“We need to ensure that America—not China or Europe—is charting our path to lead in the deployment and standard setting of these technologies,” said Rodgers in her opening remarks. “Our mission in Energy and Commerce is to help foster and promote innovation and American technological leadership.”

This was echoed by fellow Republican Bilirakis, who urged that: “the United States must lead on the international stage so our adversaries do not have an opportunity to set the rules of the road.”

The Republicans have often favored a pro-innovation, pro-business approach to the digital asset space, so it was no surprise to hear the two Republican Committee Chairs applying this to the broader blockchain and Web3 ecosystems.

However, the Committee did cite several reports as a reason for its concern, stating in the hearing memo that “despite housing Silicon Valley and the best technical talent in the world, entrepreneurs are fleeing the U.S. for more friendly regulatory environments overseas. In 2023, American shares of blockchain developers are declining, and less than 40% of all blockchain companies are headquartered in the United States.”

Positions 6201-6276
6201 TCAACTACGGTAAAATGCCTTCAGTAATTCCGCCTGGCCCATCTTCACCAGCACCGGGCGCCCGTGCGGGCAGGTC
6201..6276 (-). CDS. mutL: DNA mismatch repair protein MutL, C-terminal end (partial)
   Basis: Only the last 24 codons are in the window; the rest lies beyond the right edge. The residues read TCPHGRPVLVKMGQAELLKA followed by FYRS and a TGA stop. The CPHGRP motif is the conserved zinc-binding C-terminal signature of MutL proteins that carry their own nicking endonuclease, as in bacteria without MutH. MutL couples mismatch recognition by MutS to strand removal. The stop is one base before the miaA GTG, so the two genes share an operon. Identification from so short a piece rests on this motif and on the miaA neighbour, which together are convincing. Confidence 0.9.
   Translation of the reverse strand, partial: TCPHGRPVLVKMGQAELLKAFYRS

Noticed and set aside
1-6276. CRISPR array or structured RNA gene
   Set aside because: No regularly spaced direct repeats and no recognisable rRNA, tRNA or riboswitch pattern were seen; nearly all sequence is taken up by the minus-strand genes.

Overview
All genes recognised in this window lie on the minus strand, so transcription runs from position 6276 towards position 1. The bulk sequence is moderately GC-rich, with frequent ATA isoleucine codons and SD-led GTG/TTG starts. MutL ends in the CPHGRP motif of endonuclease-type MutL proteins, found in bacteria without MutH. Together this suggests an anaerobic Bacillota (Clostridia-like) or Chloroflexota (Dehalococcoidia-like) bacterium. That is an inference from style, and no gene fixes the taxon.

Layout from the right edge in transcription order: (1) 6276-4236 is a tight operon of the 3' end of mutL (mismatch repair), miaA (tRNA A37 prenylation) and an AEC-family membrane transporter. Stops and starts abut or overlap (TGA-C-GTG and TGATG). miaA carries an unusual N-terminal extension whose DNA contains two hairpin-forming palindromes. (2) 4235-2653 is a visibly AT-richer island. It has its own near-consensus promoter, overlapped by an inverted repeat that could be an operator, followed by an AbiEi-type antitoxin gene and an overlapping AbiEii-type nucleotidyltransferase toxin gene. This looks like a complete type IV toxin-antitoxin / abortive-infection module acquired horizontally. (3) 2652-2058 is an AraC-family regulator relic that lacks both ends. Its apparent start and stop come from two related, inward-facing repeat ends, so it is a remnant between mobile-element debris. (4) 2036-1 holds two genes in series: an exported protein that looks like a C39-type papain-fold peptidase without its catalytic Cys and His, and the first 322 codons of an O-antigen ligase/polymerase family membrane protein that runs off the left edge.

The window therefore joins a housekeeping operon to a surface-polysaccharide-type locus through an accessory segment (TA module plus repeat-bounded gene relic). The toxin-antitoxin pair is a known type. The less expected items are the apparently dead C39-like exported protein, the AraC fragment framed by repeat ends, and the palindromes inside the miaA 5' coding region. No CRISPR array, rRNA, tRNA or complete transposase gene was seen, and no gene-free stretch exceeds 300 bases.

Witness Ryan Wyatt, President of Polygon Labs, did nothing to assuage the committee’s fears that inadequate legislation was part of the reason the U.S. might be putting off blockchain companies.

When asked by Rep. Debbie Lesko about the appropriate balance that can be struck between encouraging innovation and appropriately regulating the technology, Wyatt said, “I think it’s really important that we establish guidelines, regulation, and rules of the road, so that there is clarity and people feel comfortable that they are capable and enabled to innovate in this country.”

This further demonstrated how the hearing’s discussion of U.S. innovation leadership was inextricably linked to the broader topic of regulation, which Rodgers also highlighted:

“Congress needs to have a conversation about what blockchains are, and are not, to ensure the heavy hand of government regulation doesn’t force blockchain startups to re-evaluate if America is the best location to begin their business.”

Regulatory clarity is something—almost—everyone can agree on. But while the hearing’s nuanced discussion around the broad spectrum of blockchain technology use cases was heartening, a persistent issue in the space was still very much on show. U.S. lawmakers continue to find it difficult to balance the scales of encouraging innovation vs. protecting consumers.